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Author Topic: Blasts from the 2012 to 2013 past when there was more HOPE 🌟  (Read 646 times)

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AGelbert

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    • Renwable Revolution
Now here's something good and wild that you CAN eat!


Daylillies are known as the poor man's asparagus. A nice seasonal summer treat!
Cooking with wild edibles

Please Do Eat the Daylilies
 
Both the buds and the blossoms of daylilies are edible, a fact I regrettably learned only after I had dug out numerous flowering clusters encroaching on my lawn. But now I get a kick out of astonishing friends when I casually pluck a daylily "bean" from their backyard patch, and take a bite. Next thing you know, they're inviting me to gather a handful, which I'm happy to add to my next stir-fry. And they're happy to know that when the vivid flowers bloom, they will make a sweet-spicy bonus in the kitchen.
 
Daylilies are a common garden plant that have "gone wild." They're found throughout most parts of the United States from late spring through summer, often near sunny fields, roadsides and empty lots.   
 
Buds are distinguished from the plant's non-edible fruits by their layered interiors. Choose smallish buds that are just beginning to open and cook them as you would beans: boil and serve them with butter or add chilled, tender-cooked buds to salads. Or, if you happen upon a spicy batch (they're typically mild-flavored, like beans or zucchini), stir-fry them with Asian flavors.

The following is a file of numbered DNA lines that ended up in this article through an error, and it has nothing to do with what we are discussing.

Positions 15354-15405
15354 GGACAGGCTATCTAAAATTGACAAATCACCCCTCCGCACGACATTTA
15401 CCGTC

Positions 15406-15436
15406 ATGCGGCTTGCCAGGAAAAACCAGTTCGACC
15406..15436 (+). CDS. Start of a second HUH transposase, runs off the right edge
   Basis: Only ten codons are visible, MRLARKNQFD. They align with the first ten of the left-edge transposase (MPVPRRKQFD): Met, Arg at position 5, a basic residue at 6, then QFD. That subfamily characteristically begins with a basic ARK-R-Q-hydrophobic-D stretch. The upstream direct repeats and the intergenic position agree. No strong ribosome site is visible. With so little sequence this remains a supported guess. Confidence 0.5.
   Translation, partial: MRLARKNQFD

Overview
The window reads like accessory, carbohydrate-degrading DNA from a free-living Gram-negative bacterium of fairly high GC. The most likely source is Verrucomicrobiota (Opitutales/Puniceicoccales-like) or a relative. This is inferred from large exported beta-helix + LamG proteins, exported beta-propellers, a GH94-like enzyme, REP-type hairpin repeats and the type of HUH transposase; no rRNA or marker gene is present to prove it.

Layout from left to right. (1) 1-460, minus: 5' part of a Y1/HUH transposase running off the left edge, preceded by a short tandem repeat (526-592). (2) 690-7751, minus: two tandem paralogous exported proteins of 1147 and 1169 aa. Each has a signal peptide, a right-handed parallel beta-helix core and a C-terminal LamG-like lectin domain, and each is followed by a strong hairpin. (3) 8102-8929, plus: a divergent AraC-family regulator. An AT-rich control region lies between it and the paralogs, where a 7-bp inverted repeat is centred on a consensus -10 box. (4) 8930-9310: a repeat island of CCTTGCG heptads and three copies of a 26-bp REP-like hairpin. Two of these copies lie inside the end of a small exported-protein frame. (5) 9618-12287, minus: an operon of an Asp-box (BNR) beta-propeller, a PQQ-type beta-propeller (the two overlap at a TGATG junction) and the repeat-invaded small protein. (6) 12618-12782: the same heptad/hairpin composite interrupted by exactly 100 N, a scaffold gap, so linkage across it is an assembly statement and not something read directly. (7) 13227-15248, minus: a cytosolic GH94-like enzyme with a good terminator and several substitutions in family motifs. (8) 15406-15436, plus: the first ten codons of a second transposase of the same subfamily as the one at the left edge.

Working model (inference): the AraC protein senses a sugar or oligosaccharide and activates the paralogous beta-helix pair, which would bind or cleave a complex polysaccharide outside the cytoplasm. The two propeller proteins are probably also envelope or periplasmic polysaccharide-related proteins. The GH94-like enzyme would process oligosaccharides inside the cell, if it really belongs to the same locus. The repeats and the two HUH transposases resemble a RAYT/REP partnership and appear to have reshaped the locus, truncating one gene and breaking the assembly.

Daylily buds will keep in the refrigerator for several days, but the delicate flowers (trumpet-shaped blooms that grow in multiples on a leafless stalk) should be consumed the same day they are picked; they are very short-lived. You can add the petals to egg dishes, soups and salads, or dip whole flowers in batter and deep-fry them, as you would squash blossoms.

http://www.organicvalley.coop/recipes/features/wild-edibles/please-do-eat-the-daylilies/

El viento sopla de donde quiere, y oyes su sonido; mas ni sabes de dónde viene, ni a dónde va;
así es todo aquel que es nacido del Espíritu. Juan 2:8

 

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